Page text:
German media: EU proposes legislation to limit abuse of artificial intelligence

According to the German “Frankfurter Allgemeine Zeitung” website reported on April 13, the victory of artificial intelligence is unstoppable. The COVID-19 pandemic in particular has drawn attention to the value of such self-learning systems to the organization of healthcare systems. Experts believe that artificial intelligence can also play an important role in tackling climate change.

But on the other hand, the technology has also been questioned. Should artificial intelligence determine who gets jobs in the future? What about automatic identification technology? Using it to unlock a phone might not be a problem, but if companies use the technology to monitor people from all angles, it’s a problem.

Therefore, the European Commission is now to set clear rules for the use of artificial intelligence technology in sensitive areas, and individual applications will be banned outright. For example, it is prohibited to use artificial intelligence to influence the behavior, opinions or decisions of individuals or groups so that they are disadvantaged or harmed, or to use artificial intelligence to identify weaknesses that can be used for this purpose.

In addition, the use of artificial intelligence technology to conduct arbitrary and blind surveillance of individuals will also be prohibited.

The European Commission will formally propose specific plans next week, the report said. At present, “Frankfurt Allgemeine Zeitung” has obtained the 81-page draft bill. The regulation will apply directly to all EU member states.

The report pointed out that violations of the regulations will be subject to high penalties. The draft stipulates that fines for companies can be as high as 4% of their global annual sales, with a cap of 20 million euros (1 euro is about 7.8 yuan – note on this website). However, that amount has yet to be determined and could still change by next week.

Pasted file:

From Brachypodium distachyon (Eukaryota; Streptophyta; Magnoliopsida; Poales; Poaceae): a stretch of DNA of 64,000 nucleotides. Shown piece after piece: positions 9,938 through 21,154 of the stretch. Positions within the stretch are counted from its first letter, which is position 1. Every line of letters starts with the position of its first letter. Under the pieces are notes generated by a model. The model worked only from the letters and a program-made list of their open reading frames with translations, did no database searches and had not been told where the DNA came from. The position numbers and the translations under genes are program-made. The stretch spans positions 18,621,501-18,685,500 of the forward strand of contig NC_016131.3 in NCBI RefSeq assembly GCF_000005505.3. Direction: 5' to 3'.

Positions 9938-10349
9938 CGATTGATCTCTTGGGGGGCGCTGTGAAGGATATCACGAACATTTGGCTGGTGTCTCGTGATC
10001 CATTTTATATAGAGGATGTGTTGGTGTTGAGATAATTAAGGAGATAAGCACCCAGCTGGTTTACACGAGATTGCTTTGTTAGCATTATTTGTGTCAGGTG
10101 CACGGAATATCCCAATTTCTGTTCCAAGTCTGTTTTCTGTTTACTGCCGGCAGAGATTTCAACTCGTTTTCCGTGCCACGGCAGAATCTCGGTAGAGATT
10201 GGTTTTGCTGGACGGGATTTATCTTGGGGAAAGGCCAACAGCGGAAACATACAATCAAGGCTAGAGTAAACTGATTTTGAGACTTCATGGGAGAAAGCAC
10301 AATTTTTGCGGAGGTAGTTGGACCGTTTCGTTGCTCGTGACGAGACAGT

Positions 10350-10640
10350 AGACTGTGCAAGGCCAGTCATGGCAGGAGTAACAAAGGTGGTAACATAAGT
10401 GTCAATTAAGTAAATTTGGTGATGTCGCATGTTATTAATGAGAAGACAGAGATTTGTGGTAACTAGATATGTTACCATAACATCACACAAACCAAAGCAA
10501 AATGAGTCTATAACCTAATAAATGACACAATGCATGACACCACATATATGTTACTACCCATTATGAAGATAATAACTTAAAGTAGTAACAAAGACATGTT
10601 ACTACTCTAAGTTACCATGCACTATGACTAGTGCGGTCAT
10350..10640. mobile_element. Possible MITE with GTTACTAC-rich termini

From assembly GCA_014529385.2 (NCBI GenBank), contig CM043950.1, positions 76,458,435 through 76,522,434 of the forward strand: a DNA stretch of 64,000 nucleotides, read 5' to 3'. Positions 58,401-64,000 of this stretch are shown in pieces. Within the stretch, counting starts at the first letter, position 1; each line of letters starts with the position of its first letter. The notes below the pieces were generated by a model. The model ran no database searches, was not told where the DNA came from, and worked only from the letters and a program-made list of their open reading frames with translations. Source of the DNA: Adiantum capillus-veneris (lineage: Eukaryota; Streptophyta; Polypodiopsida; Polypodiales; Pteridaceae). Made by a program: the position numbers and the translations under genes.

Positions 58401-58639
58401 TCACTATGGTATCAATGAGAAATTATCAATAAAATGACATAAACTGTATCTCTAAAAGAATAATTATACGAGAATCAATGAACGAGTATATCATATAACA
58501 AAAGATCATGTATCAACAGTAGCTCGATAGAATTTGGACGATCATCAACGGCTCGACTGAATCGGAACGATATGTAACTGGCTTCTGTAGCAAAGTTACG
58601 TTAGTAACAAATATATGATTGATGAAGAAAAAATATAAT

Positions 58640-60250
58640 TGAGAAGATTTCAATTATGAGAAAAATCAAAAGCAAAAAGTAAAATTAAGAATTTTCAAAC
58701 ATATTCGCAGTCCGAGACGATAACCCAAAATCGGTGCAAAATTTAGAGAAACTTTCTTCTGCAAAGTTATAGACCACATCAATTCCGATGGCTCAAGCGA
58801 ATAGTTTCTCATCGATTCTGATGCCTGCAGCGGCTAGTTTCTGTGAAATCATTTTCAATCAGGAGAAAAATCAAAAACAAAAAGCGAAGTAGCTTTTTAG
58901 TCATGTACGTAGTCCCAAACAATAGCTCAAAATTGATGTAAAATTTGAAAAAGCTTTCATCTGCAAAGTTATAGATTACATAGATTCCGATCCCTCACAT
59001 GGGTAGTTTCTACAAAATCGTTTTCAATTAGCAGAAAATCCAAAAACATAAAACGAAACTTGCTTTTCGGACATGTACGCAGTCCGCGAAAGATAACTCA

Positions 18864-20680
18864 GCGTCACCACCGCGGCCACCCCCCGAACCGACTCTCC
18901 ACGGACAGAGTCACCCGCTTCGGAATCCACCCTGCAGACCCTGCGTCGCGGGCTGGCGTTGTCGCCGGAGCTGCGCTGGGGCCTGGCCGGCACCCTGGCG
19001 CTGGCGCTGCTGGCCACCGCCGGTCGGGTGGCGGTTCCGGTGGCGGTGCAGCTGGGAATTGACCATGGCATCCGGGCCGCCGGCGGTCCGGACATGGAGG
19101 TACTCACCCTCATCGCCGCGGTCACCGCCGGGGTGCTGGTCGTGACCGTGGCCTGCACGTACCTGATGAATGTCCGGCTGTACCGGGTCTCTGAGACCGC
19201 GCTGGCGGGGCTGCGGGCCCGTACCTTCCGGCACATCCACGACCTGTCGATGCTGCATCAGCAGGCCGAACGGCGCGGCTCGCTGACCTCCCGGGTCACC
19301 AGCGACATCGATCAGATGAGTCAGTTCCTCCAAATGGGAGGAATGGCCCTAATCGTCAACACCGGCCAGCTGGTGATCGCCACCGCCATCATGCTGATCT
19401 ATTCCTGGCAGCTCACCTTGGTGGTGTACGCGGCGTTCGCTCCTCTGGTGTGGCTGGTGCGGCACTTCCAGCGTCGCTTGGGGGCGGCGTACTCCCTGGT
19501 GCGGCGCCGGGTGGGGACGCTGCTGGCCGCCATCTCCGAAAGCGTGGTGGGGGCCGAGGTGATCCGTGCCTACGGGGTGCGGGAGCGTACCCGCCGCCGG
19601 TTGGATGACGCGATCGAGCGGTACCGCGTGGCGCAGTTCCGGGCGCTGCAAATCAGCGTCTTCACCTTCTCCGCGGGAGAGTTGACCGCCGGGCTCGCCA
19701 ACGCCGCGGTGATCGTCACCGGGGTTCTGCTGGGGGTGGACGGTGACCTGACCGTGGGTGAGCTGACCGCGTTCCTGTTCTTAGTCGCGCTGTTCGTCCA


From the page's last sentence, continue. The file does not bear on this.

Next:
There are exceptions to the ban, but only if the maintenance of public order requires it. There must be clear rules for this. Didier Raindale, the EU commissioner in charge of the law, stressed a few days ago that in the case of terrorist attacks, there should be exceptions for at least a period of time.

For high-risk applications in sensitive areas, certain minimum standards must be met before they can be used in the European Single Market. These high-risk applications first cover identification technologies used in public places. It also includes the use of artificial intelligence to assess creditworthiness, hire or promote employees, access social benefits, or track crime.

In all of the above cases, humans should have ultimate control over the decision-making, the report emphasizes. It should also ensure that the data provided for AI is neutral, so that certain groups are not discriminated against.

The European Commission noted that the list of high-risk applications will be regularly revised to ensure that applications with irreversible consequences for humans in severe and extreme cases are included in the list as a whole.

For other relatively harmless AI applications, it should at least be clear that people are dealing with AI, such as chatbots answering hotlines, not real people; It is difficult to identify such fraud in context.

The European Commission said the recommendations were aimed at building confidence in the safety of the use of artificial intelligence and economic planning. Only in this way can the EU exploit its enormous potential.

The European Parliament criticized the draft. Green Party MEP Alexandra Gerser said: “This draft law of the European Commission is not sharp enough on some key points.” Gerser pointed out that if people are evaluated and managed by machines, discrimination will be everywhere. .

According to reports, the regulation still needs the approval of the European Parliament and the EU Council of Ministers to enter into force.

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